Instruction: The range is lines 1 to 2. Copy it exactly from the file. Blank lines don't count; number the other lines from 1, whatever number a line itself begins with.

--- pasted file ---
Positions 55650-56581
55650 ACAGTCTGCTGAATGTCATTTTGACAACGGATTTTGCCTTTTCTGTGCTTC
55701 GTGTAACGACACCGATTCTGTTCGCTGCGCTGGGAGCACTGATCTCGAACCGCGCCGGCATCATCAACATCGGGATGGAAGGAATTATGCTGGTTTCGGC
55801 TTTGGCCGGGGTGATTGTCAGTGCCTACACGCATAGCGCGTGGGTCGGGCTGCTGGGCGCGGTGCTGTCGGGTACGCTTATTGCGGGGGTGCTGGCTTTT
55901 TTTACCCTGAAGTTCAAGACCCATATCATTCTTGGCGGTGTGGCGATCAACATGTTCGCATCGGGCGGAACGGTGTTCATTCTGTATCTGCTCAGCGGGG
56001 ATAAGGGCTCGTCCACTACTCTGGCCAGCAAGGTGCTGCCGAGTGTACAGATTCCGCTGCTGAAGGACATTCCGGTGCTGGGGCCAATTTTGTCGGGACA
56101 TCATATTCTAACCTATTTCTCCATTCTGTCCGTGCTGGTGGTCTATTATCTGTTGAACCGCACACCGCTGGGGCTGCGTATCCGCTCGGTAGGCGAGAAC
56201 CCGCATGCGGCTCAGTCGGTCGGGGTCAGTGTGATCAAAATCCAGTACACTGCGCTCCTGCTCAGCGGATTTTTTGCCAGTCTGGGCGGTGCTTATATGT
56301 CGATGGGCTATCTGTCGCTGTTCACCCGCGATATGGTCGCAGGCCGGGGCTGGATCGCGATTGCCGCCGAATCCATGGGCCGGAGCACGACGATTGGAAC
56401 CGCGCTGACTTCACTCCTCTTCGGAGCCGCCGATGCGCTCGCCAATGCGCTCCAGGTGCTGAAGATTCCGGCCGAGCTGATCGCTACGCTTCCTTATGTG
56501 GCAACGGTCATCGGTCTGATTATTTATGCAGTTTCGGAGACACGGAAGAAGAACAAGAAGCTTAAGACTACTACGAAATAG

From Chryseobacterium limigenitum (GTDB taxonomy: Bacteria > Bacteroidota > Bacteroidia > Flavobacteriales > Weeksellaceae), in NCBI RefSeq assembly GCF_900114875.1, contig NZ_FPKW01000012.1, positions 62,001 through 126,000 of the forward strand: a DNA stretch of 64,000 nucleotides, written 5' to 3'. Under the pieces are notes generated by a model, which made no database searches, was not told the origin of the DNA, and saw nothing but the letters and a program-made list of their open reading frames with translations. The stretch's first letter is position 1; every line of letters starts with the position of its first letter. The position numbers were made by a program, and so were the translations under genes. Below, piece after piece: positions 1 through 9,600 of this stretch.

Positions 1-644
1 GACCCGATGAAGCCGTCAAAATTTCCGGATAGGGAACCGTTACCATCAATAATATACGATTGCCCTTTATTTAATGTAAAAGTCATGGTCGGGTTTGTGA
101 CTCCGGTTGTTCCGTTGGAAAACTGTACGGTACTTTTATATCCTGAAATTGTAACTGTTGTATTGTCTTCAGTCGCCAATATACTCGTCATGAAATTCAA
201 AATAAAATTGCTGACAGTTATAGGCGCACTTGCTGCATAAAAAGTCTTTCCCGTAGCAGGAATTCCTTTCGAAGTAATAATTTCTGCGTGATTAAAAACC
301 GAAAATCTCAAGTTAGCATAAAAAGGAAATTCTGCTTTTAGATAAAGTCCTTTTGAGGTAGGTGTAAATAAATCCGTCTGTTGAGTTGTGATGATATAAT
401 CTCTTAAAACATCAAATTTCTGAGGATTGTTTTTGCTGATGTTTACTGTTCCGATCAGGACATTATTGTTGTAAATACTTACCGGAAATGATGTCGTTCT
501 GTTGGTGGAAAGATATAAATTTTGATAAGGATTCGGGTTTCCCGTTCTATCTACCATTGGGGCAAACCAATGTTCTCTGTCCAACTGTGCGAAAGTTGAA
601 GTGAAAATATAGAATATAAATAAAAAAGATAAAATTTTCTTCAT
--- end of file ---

Positions 55650-56581
55650 ACAGTCTGCTGAATGTCATTTTGACAACGGATTTTGCCTTTTCTGTGCTTC